Growth Stems from Coaching: The Importance of Taking Lessons for Baseball and Softball Players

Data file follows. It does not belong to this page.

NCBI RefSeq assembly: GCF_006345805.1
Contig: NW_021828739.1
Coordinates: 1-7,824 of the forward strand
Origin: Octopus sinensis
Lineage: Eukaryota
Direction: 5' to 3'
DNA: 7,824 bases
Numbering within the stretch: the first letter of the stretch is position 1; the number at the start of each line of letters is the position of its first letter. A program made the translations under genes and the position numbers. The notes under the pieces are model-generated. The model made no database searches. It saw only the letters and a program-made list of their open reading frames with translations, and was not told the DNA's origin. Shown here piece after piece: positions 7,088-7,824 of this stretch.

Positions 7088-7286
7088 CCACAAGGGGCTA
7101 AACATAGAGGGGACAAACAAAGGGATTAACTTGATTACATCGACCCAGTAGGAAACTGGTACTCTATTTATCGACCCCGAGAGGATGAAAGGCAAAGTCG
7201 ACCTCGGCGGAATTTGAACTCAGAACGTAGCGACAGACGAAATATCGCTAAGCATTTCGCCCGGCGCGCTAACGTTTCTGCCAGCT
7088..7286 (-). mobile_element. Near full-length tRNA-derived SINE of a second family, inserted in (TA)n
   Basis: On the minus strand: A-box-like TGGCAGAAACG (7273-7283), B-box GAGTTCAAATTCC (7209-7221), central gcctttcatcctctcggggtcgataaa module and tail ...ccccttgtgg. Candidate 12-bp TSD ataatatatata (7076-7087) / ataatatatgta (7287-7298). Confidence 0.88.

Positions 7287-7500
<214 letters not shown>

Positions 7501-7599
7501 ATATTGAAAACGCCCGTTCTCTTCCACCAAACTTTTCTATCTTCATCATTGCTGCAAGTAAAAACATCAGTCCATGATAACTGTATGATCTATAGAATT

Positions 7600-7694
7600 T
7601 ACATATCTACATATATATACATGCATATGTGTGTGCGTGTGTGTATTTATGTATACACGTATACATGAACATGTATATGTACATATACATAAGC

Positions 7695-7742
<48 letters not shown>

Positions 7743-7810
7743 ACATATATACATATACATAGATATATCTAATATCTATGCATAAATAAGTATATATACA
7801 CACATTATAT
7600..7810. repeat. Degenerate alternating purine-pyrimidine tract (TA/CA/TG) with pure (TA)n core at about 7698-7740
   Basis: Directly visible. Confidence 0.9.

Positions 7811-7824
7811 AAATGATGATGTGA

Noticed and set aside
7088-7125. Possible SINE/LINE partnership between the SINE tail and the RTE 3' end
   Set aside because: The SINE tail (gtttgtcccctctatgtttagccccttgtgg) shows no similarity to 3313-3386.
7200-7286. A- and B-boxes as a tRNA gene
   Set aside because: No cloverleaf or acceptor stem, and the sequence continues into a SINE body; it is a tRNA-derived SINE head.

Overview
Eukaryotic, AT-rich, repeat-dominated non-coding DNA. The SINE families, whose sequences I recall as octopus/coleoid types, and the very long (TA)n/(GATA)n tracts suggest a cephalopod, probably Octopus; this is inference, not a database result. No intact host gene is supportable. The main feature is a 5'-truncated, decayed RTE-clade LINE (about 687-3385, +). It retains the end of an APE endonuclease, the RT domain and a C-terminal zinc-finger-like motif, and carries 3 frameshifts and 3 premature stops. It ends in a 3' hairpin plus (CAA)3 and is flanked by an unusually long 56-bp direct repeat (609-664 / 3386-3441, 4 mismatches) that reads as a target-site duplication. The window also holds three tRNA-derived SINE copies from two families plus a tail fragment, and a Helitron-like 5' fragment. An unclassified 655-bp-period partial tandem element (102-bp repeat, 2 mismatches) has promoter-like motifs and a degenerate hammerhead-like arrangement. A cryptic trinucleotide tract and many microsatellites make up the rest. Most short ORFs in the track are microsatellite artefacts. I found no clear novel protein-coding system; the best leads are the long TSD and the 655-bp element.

First, I would like to preface this article by suggesting that the importance of coaching is applicable to anything, especially to things in life that do not come naturally to people, or even groups of people.   What comes to mind when the average person hears the word “coach”? For most, the first thought is most likely related to sports, right? And a particular name is immediately associated with the word, such as a childhood coach or a famous professional sports coach. Because of the cultural paradigm most members of society have the belief that a coach is a person with a clipboard, whistle, lineup card, etc., and the job of that coach is to manage how a team functions and is responsible for the team’s advancement, growth, and total number of wins.   Contrarily, the reality is the majority of the coaching people receive comes from themselves. Athletes of all ages will dramatically change their mindset once this concept is grasped. The job of a team coach or instructor is to perfect an athlete’s training methods to fix mechanical flaws, but beyond that the athlete is solely responsible to strive for mechanical perfection by developing their muscle memory; as we all know, a coach is not going to be the one competing when crunch time rolls around and a game is on the line. The team coach or instructor will also not be present for the majority of the time an athlete spends training, thus it is up to athletes to apply what they learn while working with their instructors when training on an individual basis.   Parents frequently have the following two questions when trying to determine a schedule for lessons plans: 1) Does my kid need to take lessons? 2) How often should we schedule lessons? The importance and frequency of taking lessons with a professional instructor vary on a case-by-case basis. The first thing a parent should consider is their athlete’s the level of commitment. If the athlete is a quick learner and is devoted to perfecting mechanics and muscle memory while training away from their instructor, the need for lessons is still present but on a much smaller scale (Hint: this becomes more common as athletes mature and decide to which sport they will dedicate themselves). If the athlete is still in a developmental stage or learning something new, the demand for instruction is much higher because when push comes to shove the good habits that amateur athletes are trying to build will almost always take a backseat to the bad muscle memory that has already been built.   Another common question from parents and athletes is, “How long will it take for lessons to work?” The harsh reality is that 99% of baseball and softball players are not going to hit a home run in their first game after taking a hitting lesson, nor will pitchers throw a perfect game after working on mechanics with an instructor for the first time. This is due to the time and dedication one must give to develop muscle memory. The amount of repetitions to build muscle memory varies based on many factors such as body type, genetics, willingness to learn and change, stage of development, mental toughness, and the list goes on. A safe estimate for the range of repetitions to build solid muscle memory is anywhere between 5000 and 15,000. During lessons and instruction, the goal is to demonstrate proper mechanics and fundamentals, but the self-coaching aspect of athletic performance is what will be the ultimate deciding factor in how long muscle memory takes to build to determine how well and how soon the lessons will really work.   To sum it up, lessons are greatly important for athletes, especially those at a developmental stage. For the ones at a more advanced level, a fine tuning lesson here and there is still important to ensure that the good habits are being developed and frequently practiced the correct way.   By: Tim Horton

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